Archive for the ‘Shoppe’ Category

GHENT

April 18, 2020

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It’s looking to be quite some time before non-essential travel, particularly of the international kind, returns to anyone’s repertoire. For the sake of sanity, let’s trade the dread of packing for daydreams of the places we want to visit when borders reopen + passport stamps are reinstated as a desirable collectible. When planning our recent #tglfortiethfête, we knew a European adventure was in order to commemorate a new decade of circling the sun. Paris (because a certain ‘je ne sais quoi’ gets us every time) was waiting in the wings, but a keen inclination to complement an extended stay in the City of Light with a special sojourn to a new destination was an underlying impetus to push our planning one step farther.

1898 The Post was the deciding factor (no arm-twisting required) to add the quaint Flemish city of Ghent to our itinerary. Add the ‘note’-able detail the hotel is housed in the city’s early 20th c. Post Office and you had us at snail mail. The smallest of three prominent Belgian cities, Ghent’s cobblestone streets, mixed with a rich textile history as a mercantile landmark for the middle-age wool and linen industries, made it the perfect destination to toast to ’40’. Aside from the aforementioned lodging, we made no plans for where to wander or what to eat, quite uncustomary from our standard #theoriginalgildedgetaway approach. Instead, we spent two days embracing good ‘ole-fashioned wanderlust spirit – no Google maps, zero pre-planned pins, just a mind wide open to the charm of each discovered walkway and wurst our path crossed.

To our sheer delight, Ghent is home to two unexpected gems on the subject of design and craftsmanship. If you’re a fan of letterpress or textiles (or better yet both, in which case we definitely need to meet), the Museum of Industry is a mecca for all things print + fibre-related. From paper printing to silk spinning, typesetting to weaving, it is not to be missed. A creative-in-spirit looking to test your hand at something tactile? Explore the museum’s series of workshops, perhaps even time your visit to participate since this is one souvenir you can’t bring back stateside.

For anyone who’s engaged in an Art History syllabus, you’ve likely been taught Flemish lineage has birthed some of the world’s most renowned artists, (van Eyck, Bruegel or Rubens ring a bell?). Hence, it’s no surprise Belgians appreciate, let alone laud, superior design and its founding principles that have transcended centuries of an evolving European culture. Spend a sunny afternoon wandering Design Museum Gent, with works housed in seamless synergy between an 18th c. mansion and a modern wing, not to mention Belgium’s only museum with an international design collection.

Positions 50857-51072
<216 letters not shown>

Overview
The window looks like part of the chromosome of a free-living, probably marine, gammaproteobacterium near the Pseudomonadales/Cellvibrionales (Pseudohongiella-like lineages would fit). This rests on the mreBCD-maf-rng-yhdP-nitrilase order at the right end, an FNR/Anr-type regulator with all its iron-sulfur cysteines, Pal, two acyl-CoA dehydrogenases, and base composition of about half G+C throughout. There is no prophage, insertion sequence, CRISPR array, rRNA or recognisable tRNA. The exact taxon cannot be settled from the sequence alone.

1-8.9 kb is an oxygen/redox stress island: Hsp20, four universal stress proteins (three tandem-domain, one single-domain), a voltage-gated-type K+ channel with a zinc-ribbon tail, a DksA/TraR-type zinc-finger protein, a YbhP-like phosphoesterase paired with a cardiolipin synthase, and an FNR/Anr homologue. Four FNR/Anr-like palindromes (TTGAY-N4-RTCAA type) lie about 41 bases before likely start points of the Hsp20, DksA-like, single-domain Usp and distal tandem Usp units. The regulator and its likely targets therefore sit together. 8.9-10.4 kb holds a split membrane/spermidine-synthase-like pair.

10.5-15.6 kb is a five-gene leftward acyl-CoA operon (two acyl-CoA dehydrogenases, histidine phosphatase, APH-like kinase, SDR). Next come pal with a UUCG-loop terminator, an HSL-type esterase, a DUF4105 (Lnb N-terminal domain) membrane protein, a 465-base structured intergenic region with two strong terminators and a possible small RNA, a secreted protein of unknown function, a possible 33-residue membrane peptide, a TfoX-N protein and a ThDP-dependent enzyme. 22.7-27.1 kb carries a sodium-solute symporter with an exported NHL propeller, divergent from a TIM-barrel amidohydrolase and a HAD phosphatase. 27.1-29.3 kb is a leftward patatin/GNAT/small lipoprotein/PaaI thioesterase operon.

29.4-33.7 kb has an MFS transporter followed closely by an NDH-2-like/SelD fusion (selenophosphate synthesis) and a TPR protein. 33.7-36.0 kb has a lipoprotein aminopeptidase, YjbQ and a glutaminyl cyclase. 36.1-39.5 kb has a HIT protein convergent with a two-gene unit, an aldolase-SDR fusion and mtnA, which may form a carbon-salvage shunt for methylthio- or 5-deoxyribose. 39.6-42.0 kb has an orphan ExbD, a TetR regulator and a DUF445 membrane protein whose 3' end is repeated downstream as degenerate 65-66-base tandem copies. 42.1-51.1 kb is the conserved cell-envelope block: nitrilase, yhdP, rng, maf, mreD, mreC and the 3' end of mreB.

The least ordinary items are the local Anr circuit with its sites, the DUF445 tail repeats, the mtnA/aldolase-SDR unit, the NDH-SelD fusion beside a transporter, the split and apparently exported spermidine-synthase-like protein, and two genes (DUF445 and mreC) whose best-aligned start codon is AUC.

If you’re local (or a tired tourist looking to rest your toes), the museum’s serene inner courtyard is open to the public, perfect for quiet lunch dates or chocolate breaks, let’s be real, it IS Belgium after all. We highly recommend picking up a sweet treat from nearby chocolaterie Cédric Van Hoorebeke, who’s adorable corner shoppe includes ‘Chocolates, Business Gifts + Other Sweet Perfection’. When blowing out our candles over a cocktail at The Cobbler, we secretly made a wish that in our new decade, someone mighty would grant us the good graces to be the appointed purveyor of such an idyllic list. In times like these, who doesn’t need, or welcome, or long for chocolates, business gifts and other sweet perfections.

Until our suitcases come out of storage, be well fellow travelers, we’re all in this together.

Driving the back country roads and rolling hills of Litchfield County, one might pause to question if the view ahead is truly a slice of the Nutmeg State or the backdrop from a picturesque European postcard. Dotted with farms enveloped in fences and colonial homes clad in clapboard, the scene feels serendipitously set in a time-lapse somewhere between The Patriot and The Sound of Music.

Nestled in the tiny hamlet of New Preston, Plain Goods is a destination not only for Connecticut locals, but Manhattanites looking to trade cityscapes for landscapes, and vacationers passing through as they either enter or depart New England from the nearby state border. Originally located in a postage-size storefront on the edge of the village’s rolling waterfall, co-owners Michael DePerno and Andrew Fry had grander plans for their growing retail business, their sight set on a historic landmark a stone’s throw away that came on the market in 2018. Pavilion Hall, constructed in 1897 as a concert hall and celebration space for the Litchfield locals, had fallen into disrepair after sitting vacant for several years. A massive restoration ensued, not only expanding the team’s creative endeavor from a 700 sq.ft. cottage to a 6,000 sq.ft. hallmark for bucolic bliss, but earning the duo a 2019 Award of Merit from the Connecticut Trust for Historic Preservation.